The tumor heterogeneity is prevalent among cells and contributes to tumor differentiation into different cell subtypes, interacting with the tumor microenvironment (TME), and finally leading to metastasis [4]. Intratumoral heterogeneity (ITH) closely correlated to the invasive and metastatic ability of tumors, and impacts the clinical diagnosis and treatment of patients. A series of studies have revealed the heterogeneity and explored the mechanism of OC at bulk sequence level [5, 6]. But the traditional bulk sequence methods just focus on the tissue resolution in studying ITH. Single-cell sequence technology detects heterogeneity of tumor cells by single-cell resolution, identifies rare cells, delineates cell subclusters, tracks cell lineages, locates mutated genes, and discovers new biomarkers, providing us with a new perspective to study tumor metastases [7]. Benjamin et al. revealed a single cell landscape of high grade serous OC and developed molecular subtypes among patients, which helps guide individualized treatment [8]. Tang et al. conducted a multiomic study on ovarian cancer and found that tumor heterogeneity was strong in OC [9]. In addition, a series of studies have explored the mechanisms and treatment of OC at single cell resolution [10,11,12]. However, limited by the sample size and the high ITH of OC, few of them focused on the commonalities among multiple patients.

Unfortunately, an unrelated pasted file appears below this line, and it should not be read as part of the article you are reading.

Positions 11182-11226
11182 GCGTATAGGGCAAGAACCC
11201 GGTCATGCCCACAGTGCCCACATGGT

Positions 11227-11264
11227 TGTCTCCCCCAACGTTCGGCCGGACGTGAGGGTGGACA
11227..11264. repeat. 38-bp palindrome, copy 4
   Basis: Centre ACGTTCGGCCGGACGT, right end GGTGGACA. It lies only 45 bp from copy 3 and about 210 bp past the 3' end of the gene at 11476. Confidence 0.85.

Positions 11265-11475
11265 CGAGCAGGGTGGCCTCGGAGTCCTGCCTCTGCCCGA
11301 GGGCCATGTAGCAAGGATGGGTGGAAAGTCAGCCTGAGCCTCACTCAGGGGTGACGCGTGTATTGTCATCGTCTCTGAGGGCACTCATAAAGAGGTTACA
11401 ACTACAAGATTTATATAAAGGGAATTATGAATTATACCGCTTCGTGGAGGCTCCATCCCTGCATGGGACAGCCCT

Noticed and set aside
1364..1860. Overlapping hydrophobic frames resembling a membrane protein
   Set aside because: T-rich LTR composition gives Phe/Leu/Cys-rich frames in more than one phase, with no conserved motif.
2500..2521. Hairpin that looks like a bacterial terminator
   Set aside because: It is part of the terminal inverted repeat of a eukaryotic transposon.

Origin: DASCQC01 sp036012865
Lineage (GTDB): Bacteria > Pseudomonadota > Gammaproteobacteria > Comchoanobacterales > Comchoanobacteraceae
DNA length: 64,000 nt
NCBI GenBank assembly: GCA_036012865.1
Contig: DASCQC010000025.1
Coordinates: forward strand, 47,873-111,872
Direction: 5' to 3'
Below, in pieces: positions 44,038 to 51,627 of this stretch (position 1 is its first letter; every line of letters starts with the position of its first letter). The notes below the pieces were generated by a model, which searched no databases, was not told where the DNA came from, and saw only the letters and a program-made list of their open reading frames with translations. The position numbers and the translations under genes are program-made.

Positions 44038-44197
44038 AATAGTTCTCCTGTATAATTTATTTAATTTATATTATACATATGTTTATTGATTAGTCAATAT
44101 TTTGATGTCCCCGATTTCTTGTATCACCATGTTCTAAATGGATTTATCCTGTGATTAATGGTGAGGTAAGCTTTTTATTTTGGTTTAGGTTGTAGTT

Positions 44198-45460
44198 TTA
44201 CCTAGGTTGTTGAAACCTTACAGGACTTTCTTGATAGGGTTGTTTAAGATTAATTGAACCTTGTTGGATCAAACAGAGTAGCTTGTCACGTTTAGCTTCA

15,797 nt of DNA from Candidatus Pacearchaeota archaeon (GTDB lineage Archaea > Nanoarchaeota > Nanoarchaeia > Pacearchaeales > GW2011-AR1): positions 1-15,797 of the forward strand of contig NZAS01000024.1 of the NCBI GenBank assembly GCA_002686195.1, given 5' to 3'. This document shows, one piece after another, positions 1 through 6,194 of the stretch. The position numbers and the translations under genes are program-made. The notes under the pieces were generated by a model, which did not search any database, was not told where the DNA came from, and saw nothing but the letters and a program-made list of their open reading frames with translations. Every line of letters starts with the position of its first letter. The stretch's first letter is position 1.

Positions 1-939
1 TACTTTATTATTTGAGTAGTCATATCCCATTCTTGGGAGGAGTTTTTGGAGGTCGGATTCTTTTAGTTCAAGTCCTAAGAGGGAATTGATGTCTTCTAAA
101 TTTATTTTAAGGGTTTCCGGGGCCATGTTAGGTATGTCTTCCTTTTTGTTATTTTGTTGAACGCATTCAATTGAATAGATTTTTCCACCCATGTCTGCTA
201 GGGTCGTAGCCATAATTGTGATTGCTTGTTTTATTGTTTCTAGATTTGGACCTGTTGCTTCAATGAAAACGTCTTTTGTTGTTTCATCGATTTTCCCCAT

In this study, through integrating of single-cell sequence data from 12 patients, we constructed a cell atlas containing normal epithelium, primary carcinoma, and metastatic carcinoma. The cancer cell developmental trajectory of metastasis was described by pseudotime trajectory analysis at different stages, and a cell subcluster with commonality in patients and closely associated with metastasis was discovered. Cell–cell communication analysis revealed the immune escape and pro-mesenchymal growth properties of this subcluster. Based on it, an overexpressed gene named RAB13 that had not been reported in OC was identified. We further verified the effects that RAB13 promoting metastasis on OC cell lines, which showed that RAB13 promoted cell migration and invasion in vitro. Then, we explored the relationships between the expression level of RAB13 and clinical phenotypes with TCGA datasets, which indicated RAB13 was significantly associated with worse prognosis and tumor progression. Finally, two cytoskeleton inhibitors that may target RAB13 were predicted. In conclusion, our study helps to further explore the mechanisms for OC metastasis, and provides a new potential treatment target of OC.